|Is there freedom for nongovernmental organizations, particularly those that are engaged in human rights– and governance-related work?||0.000 4.004|
In recent years, nongovernmental organizations (NGOs) have faced mass closures as well as harassment in the form of office raids, arrests of members, lengthy legal cases, and restrictions on travel. A restrictive 2019 law constrains the activities of NGOs deemed to threaten national security, public morals, and public order and imposes onerous reporting requirements and intrusive monitoring systems. Punishments for violations of the law are severe. In 2021, authorities arrested and imprisoned activists and dissidents on spurious charges, including undermining state security.
In December 2021, an emergency court sentenced activists and human rights defenders Alaa Abdel Fattah and Mohamed al-Baqer to five and four years in prison, respectively, after being convicted of spreading false news and undermining state security. Authorities had held both activists in prison since 2019.
Political dissidents abroad are targeted by espionage operations, and their families in Egypt have increasingly faced persecution by state authorities. In February, authorities raided the homes of six members of the extended family of Mohamed Soltan, a US-based human rights advocate, after Soltan sued a former Egyptian prime minister in June 2020 over his arrest and torture.
|Is there freedom for trade unions and similar professional or labor organizations?||1.001 4.004|
The government only recognizes unions affiliated with the state-controlled Egyptian Trade Union Federation. While Article 15 of the constitution provides for the right to organize peaceful strikes, they are not tolerated in practice, and the law on protests prohibits gatherings that impede labor and production. Striking workers have in the past been arrested and prosecuted. Workers at military-owned businesses are subject to trials by military courts. Authorities failed to protect striking workers in July and August 2021, allowing the large manufacturing company LORD International to unfairly dismiss and punish workers on strike.
|Is there an independent judiciary?||1.001 4.004|
The executive branch exerts influence over the courts, which typically protect the interests of the government, military, and security apparatus and have often disregarded due process and other basic safeguards in cases against the government’s political opponents and all forms of independent expression. The 2019 constitutional amendments further strengthened the president’s supervisory powers over the judiciary and undermined its independence. The changes allow the president to appoint the heads of judicial bodies and authorities, choosing from among several candidates nominated by their governing councils. The president also serves as the veto-wielding head of the Supreme Council for Judicial Bodies and Authorities, which controls appointments and disciplinary matters for the judiciary. The chief justice of the Supreme Constitutional Court is chosen by the president from among its most senior members.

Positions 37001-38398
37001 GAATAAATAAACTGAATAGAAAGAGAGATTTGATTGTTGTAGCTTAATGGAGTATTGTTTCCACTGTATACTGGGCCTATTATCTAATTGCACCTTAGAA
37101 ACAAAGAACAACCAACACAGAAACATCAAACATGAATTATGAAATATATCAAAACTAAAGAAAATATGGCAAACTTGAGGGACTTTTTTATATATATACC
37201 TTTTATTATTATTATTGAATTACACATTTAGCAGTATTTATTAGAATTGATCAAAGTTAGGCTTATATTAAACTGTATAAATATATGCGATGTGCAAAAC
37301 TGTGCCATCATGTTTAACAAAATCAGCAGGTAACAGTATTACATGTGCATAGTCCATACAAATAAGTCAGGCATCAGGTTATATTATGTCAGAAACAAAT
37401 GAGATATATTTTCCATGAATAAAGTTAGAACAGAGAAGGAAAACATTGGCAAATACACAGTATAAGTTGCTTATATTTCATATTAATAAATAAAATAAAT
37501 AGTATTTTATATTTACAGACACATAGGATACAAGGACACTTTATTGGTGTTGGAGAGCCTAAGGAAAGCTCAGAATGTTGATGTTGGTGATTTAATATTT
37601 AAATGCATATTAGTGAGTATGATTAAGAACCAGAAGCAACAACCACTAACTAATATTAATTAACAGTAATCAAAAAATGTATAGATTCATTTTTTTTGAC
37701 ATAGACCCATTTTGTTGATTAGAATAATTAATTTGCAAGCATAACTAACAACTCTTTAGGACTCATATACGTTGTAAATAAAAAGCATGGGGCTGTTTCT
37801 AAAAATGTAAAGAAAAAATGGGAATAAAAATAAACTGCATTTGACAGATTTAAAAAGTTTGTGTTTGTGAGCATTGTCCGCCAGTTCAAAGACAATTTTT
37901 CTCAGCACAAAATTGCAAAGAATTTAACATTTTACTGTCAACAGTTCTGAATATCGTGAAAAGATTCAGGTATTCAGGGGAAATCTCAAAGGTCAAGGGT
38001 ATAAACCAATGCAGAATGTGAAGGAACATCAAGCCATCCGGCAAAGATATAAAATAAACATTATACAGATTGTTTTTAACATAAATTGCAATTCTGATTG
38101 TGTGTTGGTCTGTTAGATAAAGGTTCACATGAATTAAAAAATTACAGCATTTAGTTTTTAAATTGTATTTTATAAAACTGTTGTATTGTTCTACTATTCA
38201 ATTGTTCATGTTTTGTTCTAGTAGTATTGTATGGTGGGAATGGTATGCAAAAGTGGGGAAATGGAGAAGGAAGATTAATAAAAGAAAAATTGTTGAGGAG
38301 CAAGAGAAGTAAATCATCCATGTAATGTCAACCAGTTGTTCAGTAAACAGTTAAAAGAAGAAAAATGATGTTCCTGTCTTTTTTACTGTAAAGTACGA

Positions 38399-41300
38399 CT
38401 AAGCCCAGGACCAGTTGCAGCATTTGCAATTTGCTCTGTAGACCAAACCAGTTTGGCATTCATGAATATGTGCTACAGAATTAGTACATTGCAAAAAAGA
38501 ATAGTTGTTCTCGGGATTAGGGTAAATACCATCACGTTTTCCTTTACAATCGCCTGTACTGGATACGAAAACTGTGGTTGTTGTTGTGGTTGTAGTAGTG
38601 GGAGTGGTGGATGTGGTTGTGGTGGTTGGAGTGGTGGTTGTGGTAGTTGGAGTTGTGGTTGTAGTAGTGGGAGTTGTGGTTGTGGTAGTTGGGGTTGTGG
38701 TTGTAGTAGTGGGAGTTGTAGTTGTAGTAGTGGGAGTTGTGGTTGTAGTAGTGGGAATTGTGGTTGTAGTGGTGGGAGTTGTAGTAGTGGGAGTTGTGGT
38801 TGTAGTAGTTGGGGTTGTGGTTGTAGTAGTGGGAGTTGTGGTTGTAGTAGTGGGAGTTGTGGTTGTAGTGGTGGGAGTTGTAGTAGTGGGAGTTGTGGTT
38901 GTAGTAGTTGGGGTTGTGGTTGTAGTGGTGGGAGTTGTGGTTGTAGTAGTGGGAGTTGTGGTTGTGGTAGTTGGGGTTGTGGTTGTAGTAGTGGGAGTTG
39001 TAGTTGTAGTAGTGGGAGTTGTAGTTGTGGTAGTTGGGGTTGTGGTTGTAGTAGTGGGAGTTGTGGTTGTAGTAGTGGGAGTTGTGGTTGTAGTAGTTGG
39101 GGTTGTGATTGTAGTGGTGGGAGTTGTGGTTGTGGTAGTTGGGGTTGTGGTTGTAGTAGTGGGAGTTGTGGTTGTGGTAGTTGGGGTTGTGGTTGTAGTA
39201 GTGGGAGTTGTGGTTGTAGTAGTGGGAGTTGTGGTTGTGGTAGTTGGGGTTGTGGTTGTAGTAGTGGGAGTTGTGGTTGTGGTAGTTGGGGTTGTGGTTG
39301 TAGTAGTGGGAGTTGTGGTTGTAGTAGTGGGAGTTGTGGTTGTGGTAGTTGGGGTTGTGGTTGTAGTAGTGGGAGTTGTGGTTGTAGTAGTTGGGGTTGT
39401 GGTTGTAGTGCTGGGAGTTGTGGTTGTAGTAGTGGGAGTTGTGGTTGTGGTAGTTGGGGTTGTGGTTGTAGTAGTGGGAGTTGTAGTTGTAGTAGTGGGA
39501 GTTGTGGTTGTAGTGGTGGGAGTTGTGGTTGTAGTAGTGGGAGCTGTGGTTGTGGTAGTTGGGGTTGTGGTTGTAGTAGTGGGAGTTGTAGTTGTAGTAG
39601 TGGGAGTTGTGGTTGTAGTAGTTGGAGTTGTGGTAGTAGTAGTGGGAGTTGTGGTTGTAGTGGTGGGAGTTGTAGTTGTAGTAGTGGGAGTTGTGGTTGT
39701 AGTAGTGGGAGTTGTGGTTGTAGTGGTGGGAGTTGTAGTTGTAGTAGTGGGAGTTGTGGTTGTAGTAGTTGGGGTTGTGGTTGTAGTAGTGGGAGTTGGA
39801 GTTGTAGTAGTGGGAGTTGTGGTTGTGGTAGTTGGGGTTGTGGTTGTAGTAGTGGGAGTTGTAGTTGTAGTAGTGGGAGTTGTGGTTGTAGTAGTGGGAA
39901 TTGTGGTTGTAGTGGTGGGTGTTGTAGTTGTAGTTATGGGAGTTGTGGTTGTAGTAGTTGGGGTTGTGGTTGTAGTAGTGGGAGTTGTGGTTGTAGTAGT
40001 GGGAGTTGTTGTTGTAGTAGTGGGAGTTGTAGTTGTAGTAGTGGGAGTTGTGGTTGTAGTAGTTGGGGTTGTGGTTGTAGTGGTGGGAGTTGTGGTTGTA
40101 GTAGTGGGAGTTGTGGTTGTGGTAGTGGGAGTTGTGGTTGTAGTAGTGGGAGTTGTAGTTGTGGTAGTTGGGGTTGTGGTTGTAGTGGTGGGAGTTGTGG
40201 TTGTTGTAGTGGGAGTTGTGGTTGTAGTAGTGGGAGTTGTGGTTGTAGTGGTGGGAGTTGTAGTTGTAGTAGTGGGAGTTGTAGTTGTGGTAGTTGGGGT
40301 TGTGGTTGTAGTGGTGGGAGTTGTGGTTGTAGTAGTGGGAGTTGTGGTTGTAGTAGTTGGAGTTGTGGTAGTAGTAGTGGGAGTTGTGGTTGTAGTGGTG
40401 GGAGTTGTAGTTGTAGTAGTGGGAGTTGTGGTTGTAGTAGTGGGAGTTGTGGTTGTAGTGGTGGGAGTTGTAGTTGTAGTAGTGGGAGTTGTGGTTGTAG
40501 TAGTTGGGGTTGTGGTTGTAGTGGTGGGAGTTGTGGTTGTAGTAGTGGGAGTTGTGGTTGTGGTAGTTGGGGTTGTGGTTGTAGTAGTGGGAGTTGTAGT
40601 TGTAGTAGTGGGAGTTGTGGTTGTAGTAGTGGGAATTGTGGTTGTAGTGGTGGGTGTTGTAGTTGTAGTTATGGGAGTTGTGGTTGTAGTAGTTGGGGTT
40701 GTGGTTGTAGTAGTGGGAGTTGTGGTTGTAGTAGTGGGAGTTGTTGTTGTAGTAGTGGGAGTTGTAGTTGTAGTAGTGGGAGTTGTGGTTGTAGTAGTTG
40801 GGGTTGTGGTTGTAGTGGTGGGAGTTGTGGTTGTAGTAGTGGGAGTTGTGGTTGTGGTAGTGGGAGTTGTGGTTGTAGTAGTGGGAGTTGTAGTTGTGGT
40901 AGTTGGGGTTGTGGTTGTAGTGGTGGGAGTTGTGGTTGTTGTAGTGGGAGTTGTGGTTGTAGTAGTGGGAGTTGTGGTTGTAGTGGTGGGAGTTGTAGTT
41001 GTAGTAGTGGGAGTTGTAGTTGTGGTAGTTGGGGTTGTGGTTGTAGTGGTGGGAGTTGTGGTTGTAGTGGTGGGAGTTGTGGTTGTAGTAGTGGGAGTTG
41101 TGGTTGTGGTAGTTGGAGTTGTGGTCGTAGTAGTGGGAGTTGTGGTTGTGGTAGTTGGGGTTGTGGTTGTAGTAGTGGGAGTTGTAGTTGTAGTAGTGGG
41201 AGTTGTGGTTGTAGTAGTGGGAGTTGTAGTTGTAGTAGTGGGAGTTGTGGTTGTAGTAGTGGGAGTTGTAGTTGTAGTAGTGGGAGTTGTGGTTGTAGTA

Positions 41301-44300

A number of detained government critics and opposition figures have been prosecuted in the emergency courts created when President Sisi declared a state of emergency in 2017, which remained in effect until October 2021. Decisions in these courts are subject to approval by Sisi, who can reverse or commute sentences without right to appeal.
|Does due process prevail in civil and criminal matters?||0.000 4.004|
Since 2013, Egyptian authorities have increasingly used months- or even years-long pretrial detentions as retribution for opposition members, journalists, and activists. These severe violations of due process rights and legal standards has normalized the use of the Egyptian justice system for political purposes.
Although the constitution limits military trials of civilians, a 2014 presidential decree placed all “public and vital facilities” under military jurisdiction, resulting in the referral of thousands of civilian defendants to military courts. That expansion of jurisdiction was made permanent in November 2021. Charges brought in military courts are often vague or fabricated, defendants are denied due process, and basic evidentiary standards are routinely disregarded.
In October 2021, President Sisi suspended the state of emergency that was imposed in 2017. The suspension should end the use of emergency courts, which do not satisfy the minimum standards of fair trials. However, the decision does not preclude hearing cases that were already referred to those courts, nor does it invalidate repressive legislation that was integrated into criminal law.
|Is there protection from the illegitimate use of physical force and freedom from war and insurgencies?||0.000 4.004|
Police brutality and impunity for abuses by security forces were catalysts for the 2011 uprising against former president Hosni Mubarak, but no reforms have since been enacted and security forces continue to wield illegitimate force with impunity. Antiterrorism laws provide a vague definition of terrorism and grant law enforcement personnel sweeping powers and immunity in enforcement. Prison conditions are very poor, and prisons were grossly unequipped during the COVID-19 pandemic to treat the illness or prevent its spread. Inmates are subject to physical abuse, overcrowding, unsanitary conditions, and denial of medical care.
Use of the death penalty has increased dramatically since Sisi took power, despite serious concerns about due process violations and politicized prosecutions. According to the Egyptian Initiative for Personal Rights, in the first two months of 2021 alone, seven prisoners were executed by Egyptian authorities, 67 new defendants were sentenced to death, and 48 new defendants received provisional death penalty sentences. In April, at least 7 convicted prisoners were executed. In June, the Court of Cassation upheld death sentences for 12 prisoners based on their involvement in protests related to the ouster of former president Mohamed Morsi from power in July 2013.